At a basic level, expressions in the Aura Framework let us reference values in our markup file. However, expressions are a lot more complex than that. With this article, I hope we can unlock the full potential of expressions for you as a Lightning Developer. You’ll learn all about the two different types of expressions, their different capabilities and how to consider performance when using expressions.

Let’s start at a high level overview of the different expressions and their flavors, then dig into each to give a thorough description.

What is an expression?

In Aura, an expression is a reference or a calculated value, typically created in your markup file using the bracket bang syntax as shown below.

Here are some examples from different frameworks you might be familiar with.

Note: {! v.expression } was indeed chosen for Aura because of the patterns in VisualForce. It made sense at the time to use the syntax common to our core platform developers.

Different types of expressions

In Aura, there are two different types of expressions each with two flavors of their own.

Expression types:

  • Property Reference expressions
  • Calculated expressions

Expression flavors:

  • By Reference
  • By Value

Here are some examples with the different types of expressions:

You can see that in addition to curly-bang ({!}) we also have curly-pound syntax ({#}) for by value referencing. We’ll get into that more here soon.

Where you can use expressions

When using expressions for attributes, it’s important to remember that your markup file must be valid XML. This means you must always include quotation marks around your attribute values.

Note: For Aura you need to include the quotations around your references. For Lightning Web Components you do not include the quotes.

Using expressions plainly in your markup will output what is in them if the output is either text, numbers, components or DOM elements.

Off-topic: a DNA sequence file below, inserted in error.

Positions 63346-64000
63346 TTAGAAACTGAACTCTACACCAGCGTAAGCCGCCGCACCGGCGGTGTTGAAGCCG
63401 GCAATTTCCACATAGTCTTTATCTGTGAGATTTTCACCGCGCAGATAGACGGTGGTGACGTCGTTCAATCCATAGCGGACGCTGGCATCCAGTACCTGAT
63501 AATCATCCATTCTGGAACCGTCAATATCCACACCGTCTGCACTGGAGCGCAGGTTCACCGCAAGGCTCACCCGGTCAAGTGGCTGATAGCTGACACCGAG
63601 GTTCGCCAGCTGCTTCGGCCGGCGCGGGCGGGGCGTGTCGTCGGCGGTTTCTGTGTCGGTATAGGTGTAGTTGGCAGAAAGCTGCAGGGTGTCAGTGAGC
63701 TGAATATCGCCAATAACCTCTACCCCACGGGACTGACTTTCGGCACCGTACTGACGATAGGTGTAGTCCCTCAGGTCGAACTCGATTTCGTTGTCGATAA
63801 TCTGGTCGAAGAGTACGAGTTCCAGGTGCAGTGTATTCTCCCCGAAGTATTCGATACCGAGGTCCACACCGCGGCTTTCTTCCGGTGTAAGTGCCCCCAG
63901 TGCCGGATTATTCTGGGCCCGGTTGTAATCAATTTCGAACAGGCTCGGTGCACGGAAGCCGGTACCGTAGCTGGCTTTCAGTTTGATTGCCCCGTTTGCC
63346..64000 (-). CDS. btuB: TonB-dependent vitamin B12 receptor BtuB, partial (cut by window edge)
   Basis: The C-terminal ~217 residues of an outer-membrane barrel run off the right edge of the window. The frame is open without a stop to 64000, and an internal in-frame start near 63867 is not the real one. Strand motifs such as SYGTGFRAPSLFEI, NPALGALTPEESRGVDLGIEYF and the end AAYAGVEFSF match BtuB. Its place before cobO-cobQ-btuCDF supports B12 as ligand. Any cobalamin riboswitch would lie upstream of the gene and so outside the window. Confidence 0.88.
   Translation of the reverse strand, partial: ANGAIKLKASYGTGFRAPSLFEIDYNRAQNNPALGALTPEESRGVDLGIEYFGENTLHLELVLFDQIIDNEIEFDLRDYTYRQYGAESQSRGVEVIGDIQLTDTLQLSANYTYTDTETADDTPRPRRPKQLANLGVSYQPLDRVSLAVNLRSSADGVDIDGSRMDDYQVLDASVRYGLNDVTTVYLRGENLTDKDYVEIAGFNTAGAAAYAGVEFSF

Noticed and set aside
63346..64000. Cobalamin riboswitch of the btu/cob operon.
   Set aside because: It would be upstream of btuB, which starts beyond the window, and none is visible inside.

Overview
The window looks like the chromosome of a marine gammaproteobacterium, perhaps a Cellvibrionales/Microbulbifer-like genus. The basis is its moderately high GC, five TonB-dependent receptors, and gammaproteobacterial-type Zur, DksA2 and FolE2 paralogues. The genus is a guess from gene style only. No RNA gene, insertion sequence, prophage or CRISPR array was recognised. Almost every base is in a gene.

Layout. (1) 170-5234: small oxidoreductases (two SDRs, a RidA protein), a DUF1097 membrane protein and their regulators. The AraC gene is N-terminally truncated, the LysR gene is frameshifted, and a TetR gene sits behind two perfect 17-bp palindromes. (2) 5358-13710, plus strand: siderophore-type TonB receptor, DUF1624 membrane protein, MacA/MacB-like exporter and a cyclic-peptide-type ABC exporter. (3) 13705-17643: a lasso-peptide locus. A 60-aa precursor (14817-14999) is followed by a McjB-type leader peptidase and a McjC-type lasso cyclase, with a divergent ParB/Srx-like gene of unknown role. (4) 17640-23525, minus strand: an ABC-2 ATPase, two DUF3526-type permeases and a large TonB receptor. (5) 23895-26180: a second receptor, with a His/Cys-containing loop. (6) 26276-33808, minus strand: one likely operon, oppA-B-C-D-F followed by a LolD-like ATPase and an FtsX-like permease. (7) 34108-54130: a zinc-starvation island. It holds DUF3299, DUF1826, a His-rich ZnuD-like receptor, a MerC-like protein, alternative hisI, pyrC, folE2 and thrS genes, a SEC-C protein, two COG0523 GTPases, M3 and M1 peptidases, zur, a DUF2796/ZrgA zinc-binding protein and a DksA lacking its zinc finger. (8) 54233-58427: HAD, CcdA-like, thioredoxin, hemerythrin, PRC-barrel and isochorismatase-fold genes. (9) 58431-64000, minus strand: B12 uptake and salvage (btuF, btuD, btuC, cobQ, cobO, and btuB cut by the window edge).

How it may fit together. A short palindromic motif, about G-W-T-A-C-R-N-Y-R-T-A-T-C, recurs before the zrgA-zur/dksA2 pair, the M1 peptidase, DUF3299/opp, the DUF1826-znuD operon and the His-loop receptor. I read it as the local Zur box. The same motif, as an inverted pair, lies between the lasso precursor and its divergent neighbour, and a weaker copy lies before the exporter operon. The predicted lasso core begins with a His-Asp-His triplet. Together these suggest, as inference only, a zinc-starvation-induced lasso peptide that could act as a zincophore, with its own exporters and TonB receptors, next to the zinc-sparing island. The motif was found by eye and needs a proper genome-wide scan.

You can pass them as values to attributes to other components.

You can also use them as default values for attributes.

Just be aware that the order the attributes are defined in is the order we will process them in. Do not reference an attribute that is not declared above the attribute where you reference it.

Let’s now dig in to each of the references and see how they differ and when would you choose one over the other.

Property reference expressions

By Reference

The most common expression to use is the curly-bang {!..} syntax. When its value changes it will notify all other referencing expressions and components.

This, of course, has a few costs.

  • Any component referencing that expression will need to be re-rendered.
  • Expressions can be chained together, so any expression referencing this expression would need their components to be re-rendered.
  • The reference is a two-way data binding. Updates to the reference will propagate through the chain in both directions.
  • All the change handlers for the expression and referencing expressions will need to be fired.

To visualize two way data binding, let us look at an example including two components: a button and a label.


Since we used two way binding to pass the value to the label, changes to the reference in either component notify the others of their value being updated.

This causes the button to also have “Button Label” in it, which you would not want. You’ll probably just want it to say “Button” in this case. So let’s talk about By Value to see what we can do about that!

By Value

By Value is denoted by using a curly-pound syntax. {#…}